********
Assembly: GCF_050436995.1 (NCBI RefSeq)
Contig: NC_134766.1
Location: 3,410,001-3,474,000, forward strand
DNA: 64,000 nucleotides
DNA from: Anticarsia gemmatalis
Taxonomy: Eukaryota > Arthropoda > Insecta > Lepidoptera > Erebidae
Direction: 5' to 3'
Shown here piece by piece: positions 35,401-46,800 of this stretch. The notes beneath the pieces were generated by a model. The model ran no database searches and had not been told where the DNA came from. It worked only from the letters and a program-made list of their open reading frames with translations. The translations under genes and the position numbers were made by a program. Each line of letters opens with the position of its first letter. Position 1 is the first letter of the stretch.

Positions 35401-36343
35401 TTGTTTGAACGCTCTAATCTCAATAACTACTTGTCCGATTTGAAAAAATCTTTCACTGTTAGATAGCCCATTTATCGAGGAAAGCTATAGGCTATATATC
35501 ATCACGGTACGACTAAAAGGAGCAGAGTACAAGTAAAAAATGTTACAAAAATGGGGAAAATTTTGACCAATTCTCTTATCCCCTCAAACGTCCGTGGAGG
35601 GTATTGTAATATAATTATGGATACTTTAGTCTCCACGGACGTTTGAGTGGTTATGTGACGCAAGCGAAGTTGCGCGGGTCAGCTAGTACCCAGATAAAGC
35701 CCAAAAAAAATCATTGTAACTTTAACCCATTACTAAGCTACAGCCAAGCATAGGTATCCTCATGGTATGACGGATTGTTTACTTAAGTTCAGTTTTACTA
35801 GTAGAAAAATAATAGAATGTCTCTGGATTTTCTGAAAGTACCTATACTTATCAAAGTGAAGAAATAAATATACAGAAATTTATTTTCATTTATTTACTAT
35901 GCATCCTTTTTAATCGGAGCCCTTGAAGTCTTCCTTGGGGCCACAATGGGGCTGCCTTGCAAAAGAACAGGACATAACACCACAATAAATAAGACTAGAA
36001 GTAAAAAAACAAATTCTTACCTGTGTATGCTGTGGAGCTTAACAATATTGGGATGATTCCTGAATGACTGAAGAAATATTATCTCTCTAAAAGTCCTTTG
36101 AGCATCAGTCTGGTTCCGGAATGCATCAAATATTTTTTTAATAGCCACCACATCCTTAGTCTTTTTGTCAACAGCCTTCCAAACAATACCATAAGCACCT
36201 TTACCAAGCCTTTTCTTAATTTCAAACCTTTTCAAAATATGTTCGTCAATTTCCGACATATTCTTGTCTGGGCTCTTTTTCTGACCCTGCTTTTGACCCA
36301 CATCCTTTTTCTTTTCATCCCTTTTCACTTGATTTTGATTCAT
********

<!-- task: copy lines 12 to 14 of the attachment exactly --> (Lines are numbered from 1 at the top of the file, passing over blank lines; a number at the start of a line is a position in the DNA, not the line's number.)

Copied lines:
35601 GTATTGTAATATAATTATGGATACTTTAGTCTCCACGGACGTTTGAGTGGTTATGTGACGCAAGCGAAGTTGCGCGGGTCAGCTAGTACCCAGATAAAGC
35701 CCAAAAAAAATCATTGTAACTTTAACCCATTACTAAGCTACAGCCAAGCATAGGTATCCTCATGGTATGACGGATTGTTTACTTAAGTTCAGTTTTACTA
35801 GTAGAAAAATAATAGAATGTCTCTGGATTTTCTGAAAGTACCTATACTTATCAAAGTGAAGAAATAAATATACAGAAATTTATTTTCATTTATTTACTAT